Provinces press for training changes

Ottawa's new Canada Job Grant would leave lower-skilled workers and many small businesses behind, provincial employment ministers agree

Jobs

The federal government’s new Canada Job Grant would leave lower-skilled workers and many small businesses behind, provincial employment ministers agree.

B.C. Jobs, Tourism and Skills Training Minister Shirley Bond joined her provincial counterparts in Toronto Tuesday to emphasize their worries that Ottawa’s new plan will take money from an effective network of retraining programs designed to fit local needs.

The Canada Job Grant is due to take effect in April, diverting millions in federal skills training funding to a three-way program that requires employers and provinces to match a $5,000 investment from an employer to upgrade a worker’s skills.

The provinces issued a joint report pointing out that “vulnerable clients” of provincial training programs don’t have jobs. With no employer to put up a share, they won’t qualify for the new program.

“The federal government has provided no evidence that the proposal would help workers or employers,” the report states. “However, it would divert funding from existing provincial and territorial programs that are delivering good results.”

Bond said federal Employment Minister Jason Kenney has agreed to meet with provincial ministers to hear their concerns. She said small businesses have also raised the alarm that Ottawa’s plan doesn’t work for them.

Provinces say full implementation of the Canada Job Grant would take $600 million a year out of current programs, particularly those for young people, disabled people, aboriginal people, recent immigrants, social assistance recipients, long-term unemployed and older workers.

Bond said one such B.C. program at risk is BladeRunners, which targets young aboriginal people.

Service providers funded by BladeRunners include:

• Cariboo Chilcotin Aboriginal Training Employment Centre Society in Williams Lake and Quesnel

• Ktunaxa Nation Council in Cranbrook, Kimberley and Creston

• Metis Nation B.C. in Abbotsford, Mission and Aldergrove

• Sto:Lo Aboriginal Skills and Employment Training in Surrey, Chilliwack, Abbotsford and Mission

• Nanaimo Youth Services Association in Nanaimo, Ladysmith, Courtenay and Comox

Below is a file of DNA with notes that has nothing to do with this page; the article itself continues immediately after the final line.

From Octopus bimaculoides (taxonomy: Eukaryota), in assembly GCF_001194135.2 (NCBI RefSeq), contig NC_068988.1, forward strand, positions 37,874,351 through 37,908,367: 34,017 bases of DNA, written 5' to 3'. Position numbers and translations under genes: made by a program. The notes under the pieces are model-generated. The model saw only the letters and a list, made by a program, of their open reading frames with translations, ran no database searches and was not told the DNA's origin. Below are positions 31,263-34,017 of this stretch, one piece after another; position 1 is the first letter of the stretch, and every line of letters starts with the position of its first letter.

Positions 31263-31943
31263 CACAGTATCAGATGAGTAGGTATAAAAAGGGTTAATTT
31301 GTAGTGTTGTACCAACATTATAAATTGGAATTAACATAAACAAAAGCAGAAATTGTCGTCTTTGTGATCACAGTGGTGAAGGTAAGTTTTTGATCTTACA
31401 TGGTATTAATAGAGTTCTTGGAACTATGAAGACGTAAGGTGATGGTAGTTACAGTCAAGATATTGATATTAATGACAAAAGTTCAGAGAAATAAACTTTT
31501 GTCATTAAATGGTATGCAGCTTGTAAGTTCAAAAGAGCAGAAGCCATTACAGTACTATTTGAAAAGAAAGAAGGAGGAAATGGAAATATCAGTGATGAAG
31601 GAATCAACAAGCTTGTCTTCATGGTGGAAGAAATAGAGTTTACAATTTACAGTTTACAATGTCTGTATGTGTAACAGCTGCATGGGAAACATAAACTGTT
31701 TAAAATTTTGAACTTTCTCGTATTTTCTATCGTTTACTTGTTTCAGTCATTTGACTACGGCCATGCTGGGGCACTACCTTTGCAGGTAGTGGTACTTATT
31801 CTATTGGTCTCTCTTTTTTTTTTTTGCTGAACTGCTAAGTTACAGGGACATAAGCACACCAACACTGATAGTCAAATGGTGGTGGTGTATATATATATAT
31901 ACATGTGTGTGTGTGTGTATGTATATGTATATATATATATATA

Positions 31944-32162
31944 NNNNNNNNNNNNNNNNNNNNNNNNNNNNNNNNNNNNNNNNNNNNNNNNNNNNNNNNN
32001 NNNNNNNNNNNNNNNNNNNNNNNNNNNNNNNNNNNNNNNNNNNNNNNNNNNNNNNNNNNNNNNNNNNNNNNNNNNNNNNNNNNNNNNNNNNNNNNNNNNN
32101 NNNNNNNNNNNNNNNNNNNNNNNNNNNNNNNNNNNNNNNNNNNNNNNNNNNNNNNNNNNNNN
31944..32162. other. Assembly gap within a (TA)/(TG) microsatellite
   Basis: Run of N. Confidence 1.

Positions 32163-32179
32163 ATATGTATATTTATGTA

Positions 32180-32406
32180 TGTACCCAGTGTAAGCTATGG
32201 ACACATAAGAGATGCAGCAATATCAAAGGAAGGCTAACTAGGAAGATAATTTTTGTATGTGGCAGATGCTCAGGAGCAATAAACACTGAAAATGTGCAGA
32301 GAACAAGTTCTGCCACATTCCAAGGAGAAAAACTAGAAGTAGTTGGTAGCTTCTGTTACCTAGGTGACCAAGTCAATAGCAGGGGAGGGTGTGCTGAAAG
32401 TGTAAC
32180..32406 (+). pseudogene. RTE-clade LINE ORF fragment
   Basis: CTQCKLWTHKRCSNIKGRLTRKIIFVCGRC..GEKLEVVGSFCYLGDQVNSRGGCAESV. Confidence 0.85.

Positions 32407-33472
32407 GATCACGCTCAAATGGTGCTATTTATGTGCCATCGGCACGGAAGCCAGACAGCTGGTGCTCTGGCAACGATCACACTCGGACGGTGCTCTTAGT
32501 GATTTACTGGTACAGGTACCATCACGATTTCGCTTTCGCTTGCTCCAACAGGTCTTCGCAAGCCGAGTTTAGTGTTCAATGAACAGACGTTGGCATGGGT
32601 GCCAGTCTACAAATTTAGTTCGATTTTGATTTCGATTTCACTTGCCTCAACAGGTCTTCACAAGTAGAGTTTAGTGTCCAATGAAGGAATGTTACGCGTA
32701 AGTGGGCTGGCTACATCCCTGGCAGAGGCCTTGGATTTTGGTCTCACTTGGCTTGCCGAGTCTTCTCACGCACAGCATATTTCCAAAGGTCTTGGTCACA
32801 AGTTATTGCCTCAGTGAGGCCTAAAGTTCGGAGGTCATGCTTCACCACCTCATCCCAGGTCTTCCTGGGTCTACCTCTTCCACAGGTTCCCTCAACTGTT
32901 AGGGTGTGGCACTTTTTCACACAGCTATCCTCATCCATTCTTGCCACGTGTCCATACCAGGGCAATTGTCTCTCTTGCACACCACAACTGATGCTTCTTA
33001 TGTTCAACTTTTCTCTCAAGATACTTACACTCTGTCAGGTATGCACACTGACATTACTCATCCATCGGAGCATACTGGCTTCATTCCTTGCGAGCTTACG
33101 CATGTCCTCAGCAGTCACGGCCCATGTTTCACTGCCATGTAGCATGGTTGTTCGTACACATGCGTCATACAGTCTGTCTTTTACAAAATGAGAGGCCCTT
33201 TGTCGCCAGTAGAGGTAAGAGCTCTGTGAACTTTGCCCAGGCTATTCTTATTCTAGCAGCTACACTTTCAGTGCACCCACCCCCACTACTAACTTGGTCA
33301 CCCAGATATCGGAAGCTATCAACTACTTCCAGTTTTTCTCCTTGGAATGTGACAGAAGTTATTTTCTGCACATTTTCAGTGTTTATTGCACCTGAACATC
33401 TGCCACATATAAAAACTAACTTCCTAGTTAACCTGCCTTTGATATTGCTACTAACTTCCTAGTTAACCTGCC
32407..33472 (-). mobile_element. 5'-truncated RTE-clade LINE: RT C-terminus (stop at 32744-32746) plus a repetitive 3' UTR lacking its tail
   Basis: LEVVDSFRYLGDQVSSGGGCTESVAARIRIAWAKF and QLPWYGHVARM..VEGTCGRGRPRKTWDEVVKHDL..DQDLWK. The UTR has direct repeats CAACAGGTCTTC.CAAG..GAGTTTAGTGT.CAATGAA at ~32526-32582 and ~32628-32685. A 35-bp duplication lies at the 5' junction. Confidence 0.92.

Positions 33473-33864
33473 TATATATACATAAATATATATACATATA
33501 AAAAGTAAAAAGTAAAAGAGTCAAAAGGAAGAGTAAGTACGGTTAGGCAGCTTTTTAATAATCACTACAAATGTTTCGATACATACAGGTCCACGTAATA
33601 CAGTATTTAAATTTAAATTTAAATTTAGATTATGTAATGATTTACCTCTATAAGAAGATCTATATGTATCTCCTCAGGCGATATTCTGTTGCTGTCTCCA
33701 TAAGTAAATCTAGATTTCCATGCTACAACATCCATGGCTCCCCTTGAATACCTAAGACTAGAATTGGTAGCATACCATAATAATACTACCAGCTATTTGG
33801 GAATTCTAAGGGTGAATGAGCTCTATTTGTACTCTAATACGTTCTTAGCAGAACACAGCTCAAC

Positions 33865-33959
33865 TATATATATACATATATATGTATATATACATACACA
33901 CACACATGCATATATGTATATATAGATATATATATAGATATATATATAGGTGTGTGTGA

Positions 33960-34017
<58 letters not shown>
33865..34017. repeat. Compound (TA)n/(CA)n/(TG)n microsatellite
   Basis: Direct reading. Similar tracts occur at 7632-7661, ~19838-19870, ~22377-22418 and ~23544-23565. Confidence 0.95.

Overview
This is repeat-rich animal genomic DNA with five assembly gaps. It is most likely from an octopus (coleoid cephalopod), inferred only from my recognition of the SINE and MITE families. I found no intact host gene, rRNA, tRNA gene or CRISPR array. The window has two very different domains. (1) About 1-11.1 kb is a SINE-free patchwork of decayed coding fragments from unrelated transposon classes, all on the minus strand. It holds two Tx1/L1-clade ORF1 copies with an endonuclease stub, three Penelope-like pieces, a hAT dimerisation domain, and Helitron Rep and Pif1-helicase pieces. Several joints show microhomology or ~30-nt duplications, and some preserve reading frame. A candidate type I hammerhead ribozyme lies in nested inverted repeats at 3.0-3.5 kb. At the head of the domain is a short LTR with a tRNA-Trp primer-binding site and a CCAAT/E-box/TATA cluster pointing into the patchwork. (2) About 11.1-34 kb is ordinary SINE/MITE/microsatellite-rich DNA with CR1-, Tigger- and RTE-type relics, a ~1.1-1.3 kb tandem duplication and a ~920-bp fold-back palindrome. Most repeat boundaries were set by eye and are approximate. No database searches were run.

• Nuu-chah-nulth Tribal Council in Port Alberni and Ucluelet

• Coast Salish Employment and Training Society in Duncan, Nanaimo and Victoria

• Laichwiltach Family Life Society in Campbell River and Port Hardy

• Prince George Nechako Aboriginal Employment and Training Association

• John Howard Societies in Kelowna and Victoria

Just Posted

Local soccer player Sydney Kelly receives prestigious Premier’s Award

The 18-year-old trained with UNBC’s soccer team while in high school

2018 marks 100 years since the end of World War I

Quesnel legion’s historian Doug Carey documents some of the atrocities of WWI

B.C. Legions in need of young members to continue aiding veterans into the future

Lest we forget what thousands of men and women did to fight for Canada’s freedoms – but without new membership, many Legion chapters face dwindling numbers

North Coast figure skater to star in Dancing On Ice

Carlotta Edwards learned to skate in Prince Rupert, before becoming a star with millions of viewers

Union pulls back on job action at Interior and northern mills

Legal strikes will discontinue for now as union is optimistic, vice president says

VIDEO: Marvel Comics’ Stan Lee dies

Marvel co-creator was well-known for making cameo appearances in superhero movies

Surging Rangers beat visiting Canucks 2-1

Goalie Lundqvist ties Plante on all-time wins list

VIDEO: Newcomer kids see first Canadian snowfall

Children arrived in Canada with their mother and two siblings last week from Eritrea

Calgary 2026 leader expects close vote in Winter Games plebiscite

Residents to choose in a non-binding vote on Tuesday whether they want city to bid on 2026 Olympics

Feds dropped ball with WWI anniversary tributes: historians

Wrote one historian: ‘Other than the Vimy Ridge celebration … I think they have done a very bad job’

Sides ‘far apart’ in Canada Post talks despite mediation, says union

The lack of a breakthrough means rotating strikes will resume Tuesday

Feds’ appeal of solitary confinement decision in B.C. to be heard

Judge ruled in January that indefinite such confinement is unconstitutional, causes permanent harm

B.C. health care payroll tax approved, takes effect Jan. 1

Employers calculating cost, including property taxes increases

Nunavut urges new plan to deal with too many polar bears

Territory recommends a proposal that contradicts much of conventional scientific thinking

Most Read